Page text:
Thursday, October 9, 2014

Schlubs of New York

There are rare nights when Manhattan has a manic, magical charm. Then there are nights like tonight, when Tenth Avenue reeks of discarded ice outside the fish market and the air is shattered by car horns as drivers blast their way into the Lincoln Tunnel. (To be fair, these aren’t New Yorkers—they’re assholes from New Jersey in a big fucking rush to get back to their blighted home turf.)

On such a routine, uncharming evening people in New York look like hell—vacant, tired, badly dressed; a parade of the lame and the halt, the obese and the homeless. Chelsea becomes a badly lit Fellini set.

Hordes of people pour across town, flooding the sidewalks. I fight my way down Tenth through the selfie-taking mob, past a couple of bloody zombies. I start thinking about airport temperature screening for Ebola and what a joke that is. It’s not until I pass another ghoul that the signal rises above the noise and I realize these are not the usual schlubs of Manhattan. These are out of town schlubs dressed up as zombies (and anime princesses and super heroes). I am surrounded by morons exiting Comicon at the Javits Center.

At 28th Street I reach my goal: an opening at the Fred Torres Gallery, billed as an “experiential showcase” that “blends diverse visual and olfactory mediums to explore a full spectrum of the moments and states that cannot fully be defined.” Thus the show’s title, “Liminality: betwixt and between.”

A small group of people mill about on the sidewalk in front of the gallery’s plate glass window. They’re watching perfumer Christopher Brosius on a step ladder hang some laundry on a metal frame. At least that’s what it looks like at first glance. On second glance (and first sniff) he’s hanging a silken sheet printed with a phrase and ever so lightly scented. The 15 knot breeze coming off the Hudson makes it hard to build much olfactory ambience. A silver-haired gentleman is observing the scene while a Asian woman gesticulates and lectures him energetically in German.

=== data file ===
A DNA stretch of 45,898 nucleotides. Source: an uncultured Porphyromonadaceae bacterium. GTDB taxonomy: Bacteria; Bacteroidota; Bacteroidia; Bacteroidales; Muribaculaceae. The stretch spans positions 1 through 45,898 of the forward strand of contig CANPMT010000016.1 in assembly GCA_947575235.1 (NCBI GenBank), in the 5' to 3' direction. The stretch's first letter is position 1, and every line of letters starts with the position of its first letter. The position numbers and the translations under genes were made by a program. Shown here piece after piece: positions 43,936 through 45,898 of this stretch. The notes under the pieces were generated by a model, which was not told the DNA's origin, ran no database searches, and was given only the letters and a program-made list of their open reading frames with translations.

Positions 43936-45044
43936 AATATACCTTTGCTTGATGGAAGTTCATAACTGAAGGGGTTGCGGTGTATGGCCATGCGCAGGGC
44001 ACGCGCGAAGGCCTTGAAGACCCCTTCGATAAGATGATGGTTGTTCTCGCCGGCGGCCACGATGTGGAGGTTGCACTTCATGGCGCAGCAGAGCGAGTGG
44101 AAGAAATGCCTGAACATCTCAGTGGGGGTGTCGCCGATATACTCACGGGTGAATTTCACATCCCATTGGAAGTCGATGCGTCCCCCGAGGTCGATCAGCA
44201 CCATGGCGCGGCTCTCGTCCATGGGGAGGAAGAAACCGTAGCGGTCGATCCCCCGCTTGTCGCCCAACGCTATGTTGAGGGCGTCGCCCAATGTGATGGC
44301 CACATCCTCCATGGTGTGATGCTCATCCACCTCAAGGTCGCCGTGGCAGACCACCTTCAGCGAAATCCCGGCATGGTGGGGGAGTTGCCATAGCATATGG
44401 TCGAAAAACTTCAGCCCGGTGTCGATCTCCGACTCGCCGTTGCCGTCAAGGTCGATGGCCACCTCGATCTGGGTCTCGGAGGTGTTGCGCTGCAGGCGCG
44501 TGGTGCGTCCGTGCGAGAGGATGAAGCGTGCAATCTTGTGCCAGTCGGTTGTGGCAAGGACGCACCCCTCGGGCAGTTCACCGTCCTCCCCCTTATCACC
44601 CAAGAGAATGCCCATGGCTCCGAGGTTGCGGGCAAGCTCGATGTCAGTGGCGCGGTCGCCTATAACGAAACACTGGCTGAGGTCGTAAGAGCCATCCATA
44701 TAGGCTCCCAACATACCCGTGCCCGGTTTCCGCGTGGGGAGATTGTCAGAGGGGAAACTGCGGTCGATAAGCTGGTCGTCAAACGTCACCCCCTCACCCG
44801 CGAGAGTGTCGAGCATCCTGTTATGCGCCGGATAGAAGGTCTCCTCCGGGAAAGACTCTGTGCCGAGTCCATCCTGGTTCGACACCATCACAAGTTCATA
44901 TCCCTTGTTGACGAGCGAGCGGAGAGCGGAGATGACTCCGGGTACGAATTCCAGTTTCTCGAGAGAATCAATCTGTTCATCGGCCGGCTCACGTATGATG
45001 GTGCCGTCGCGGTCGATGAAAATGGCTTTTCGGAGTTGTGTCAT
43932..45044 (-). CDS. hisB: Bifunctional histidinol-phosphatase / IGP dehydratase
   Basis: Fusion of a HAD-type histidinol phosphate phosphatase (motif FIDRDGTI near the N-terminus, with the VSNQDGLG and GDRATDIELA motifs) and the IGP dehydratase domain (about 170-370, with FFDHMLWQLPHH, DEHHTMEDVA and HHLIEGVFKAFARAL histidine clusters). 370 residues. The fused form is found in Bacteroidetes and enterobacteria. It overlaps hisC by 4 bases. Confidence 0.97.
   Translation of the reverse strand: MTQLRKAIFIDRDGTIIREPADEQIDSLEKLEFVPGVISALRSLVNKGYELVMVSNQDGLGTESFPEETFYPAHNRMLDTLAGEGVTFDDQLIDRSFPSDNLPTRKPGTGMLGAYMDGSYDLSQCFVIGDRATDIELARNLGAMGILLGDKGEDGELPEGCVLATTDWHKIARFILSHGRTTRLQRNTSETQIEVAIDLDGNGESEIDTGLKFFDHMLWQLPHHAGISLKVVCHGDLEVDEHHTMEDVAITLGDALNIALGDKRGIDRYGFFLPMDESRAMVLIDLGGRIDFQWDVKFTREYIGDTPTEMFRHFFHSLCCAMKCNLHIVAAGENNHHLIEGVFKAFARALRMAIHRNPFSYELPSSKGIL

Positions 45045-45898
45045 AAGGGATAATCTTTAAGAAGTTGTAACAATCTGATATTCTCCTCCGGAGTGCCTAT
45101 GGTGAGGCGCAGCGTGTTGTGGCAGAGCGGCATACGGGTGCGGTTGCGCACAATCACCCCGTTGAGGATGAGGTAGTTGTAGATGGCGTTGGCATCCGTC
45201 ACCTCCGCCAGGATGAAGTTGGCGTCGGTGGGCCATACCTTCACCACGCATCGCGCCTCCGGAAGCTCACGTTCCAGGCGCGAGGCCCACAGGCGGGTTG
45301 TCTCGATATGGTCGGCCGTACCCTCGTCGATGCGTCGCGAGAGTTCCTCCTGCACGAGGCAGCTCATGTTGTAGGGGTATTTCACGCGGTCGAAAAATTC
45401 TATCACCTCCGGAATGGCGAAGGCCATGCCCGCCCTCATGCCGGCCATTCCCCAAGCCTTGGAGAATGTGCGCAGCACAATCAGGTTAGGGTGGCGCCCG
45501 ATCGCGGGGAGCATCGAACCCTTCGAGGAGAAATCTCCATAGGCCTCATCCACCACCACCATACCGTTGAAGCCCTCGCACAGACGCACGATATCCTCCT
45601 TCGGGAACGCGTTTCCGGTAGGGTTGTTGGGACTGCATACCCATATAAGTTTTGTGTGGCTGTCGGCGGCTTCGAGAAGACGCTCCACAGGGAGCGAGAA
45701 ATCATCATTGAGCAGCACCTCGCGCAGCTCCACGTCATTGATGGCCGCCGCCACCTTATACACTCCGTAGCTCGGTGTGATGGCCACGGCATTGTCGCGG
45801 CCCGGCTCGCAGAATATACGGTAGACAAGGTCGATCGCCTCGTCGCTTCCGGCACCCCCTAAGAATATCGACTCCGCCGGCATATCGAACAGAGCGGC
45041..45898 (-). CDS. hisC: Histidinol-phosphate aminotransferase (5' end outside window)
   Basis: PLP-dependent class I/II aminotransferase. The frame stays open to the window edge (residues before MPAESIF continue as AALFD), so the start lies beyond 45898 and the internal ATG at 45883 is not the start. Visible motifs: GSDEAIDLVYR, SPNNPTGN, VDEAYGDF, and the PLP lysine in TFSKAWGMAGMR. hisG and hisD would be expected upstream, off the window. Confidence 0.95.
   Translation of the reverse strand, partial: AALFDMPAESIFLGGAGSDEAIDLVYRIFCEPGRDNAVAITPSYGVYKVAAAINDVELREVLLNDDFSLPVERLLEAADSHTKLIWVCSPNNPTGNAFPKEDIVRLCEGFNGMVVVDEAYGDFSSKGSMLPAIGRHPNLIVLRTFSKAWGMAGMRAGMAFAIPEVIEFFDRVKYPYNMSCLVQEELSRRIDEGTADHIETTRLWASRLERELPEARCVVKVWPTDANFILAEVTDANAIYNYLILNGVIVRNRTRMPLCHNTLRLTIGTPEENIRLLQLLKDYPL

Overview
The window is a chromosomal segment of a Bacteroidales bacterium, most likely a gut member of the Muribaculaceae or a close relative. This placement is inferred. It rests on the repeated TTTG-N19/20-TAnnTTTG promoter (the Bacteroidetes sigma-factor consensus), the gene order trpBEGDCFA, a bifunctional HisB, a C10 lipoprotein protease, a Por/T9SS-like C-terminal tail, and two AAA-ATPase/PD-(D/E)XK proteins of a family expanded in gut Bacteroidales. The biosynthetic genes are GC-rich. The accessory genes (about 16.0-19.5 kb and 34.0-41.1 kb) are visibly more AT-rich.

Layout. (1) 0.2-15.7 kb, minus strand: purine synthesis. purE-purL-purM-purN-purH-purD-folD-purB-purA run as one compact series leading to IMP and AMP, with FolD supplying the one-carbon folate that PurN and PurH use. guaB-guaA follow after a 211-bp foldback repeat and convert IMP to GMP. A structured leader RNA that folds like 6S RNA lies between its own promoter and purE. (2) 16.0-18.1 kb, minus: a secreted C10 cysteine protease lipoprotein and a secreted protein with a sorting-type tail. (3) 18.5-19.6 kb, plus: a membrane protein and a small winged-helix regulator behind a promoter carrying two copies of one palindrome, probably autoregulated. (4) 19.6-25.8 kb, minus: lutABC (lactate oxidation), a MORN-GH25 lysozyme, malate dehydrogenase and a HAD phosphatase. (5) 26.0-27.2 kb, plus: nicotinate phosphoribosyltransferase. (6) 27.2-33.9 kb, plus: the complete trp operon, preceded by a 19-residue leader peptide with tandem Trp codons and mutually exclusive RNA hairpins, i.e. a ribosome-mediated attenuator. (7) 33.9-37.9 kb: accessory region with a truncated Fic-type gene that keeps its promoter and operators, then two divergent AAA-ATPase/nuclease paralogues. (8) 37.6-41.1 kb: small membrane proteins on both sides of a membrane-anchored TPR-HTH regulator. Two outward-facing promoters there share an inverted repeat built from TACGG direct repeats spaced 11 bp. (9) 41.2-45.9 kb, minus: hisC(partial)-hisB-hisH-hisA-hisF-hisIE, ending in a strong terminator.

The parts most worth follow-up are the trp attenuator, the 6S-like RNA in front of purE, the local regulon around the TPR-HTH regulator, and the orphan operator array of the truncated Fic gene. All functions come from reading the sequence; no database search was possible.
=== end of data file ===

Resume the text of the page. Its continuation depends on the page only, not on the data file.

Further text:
CB himself, of course, is wearing boots and a black kilt. His parti-colored hair is braided to his scalp in tight cornrows. He peers myopically through wire-framed aviator frames set with thick lenses. It’s quite a look. [You should talk, Mr. Minus Six Diopters.—Ed.] [Yeah, but I gave up aviators frames in the Eighties—right after kilts.]

Inside the miniscule gallery I gratefully accept a glass of champagne from an attractive young woman with ample and generously displayed cleavage. Reluctantly, I turn away to the art. There are three visual artists, each with his own wall. One is a collection of dark B&W photos of random people in random scenes; the images are untitled and uninterpretable, but all are definitely bleak. On the next wall hang three quasi-representational paintings that are quasi-engaging. On the third wall is a series of color photographs. Some were taken in a semi-finished attic with a female subject who looks lost and ill at ease. Others feature bare male asses. This is the artist examining “the tension between sexuality and intimacy.” Or something.

In the center of the room, on a pedestal draped in white fabric, stands a clear glass Florence flask. No one is paying it any attention. I lean in and sniff—I get notes of dry wood and fresh green leaves. This is CB’s contribution to the show.

The show was organized by an outfit that bills itself as “a full-service curation and experience-design agency specializing in immersive events production.”

Really? I got fully immersed in the champagne and that was about it. I guess if you want to “cultivate an inclusive influencer network augmenting cultural cachet,” then this is the agency for you.

Or you could set up an odorized booth at Comicon.

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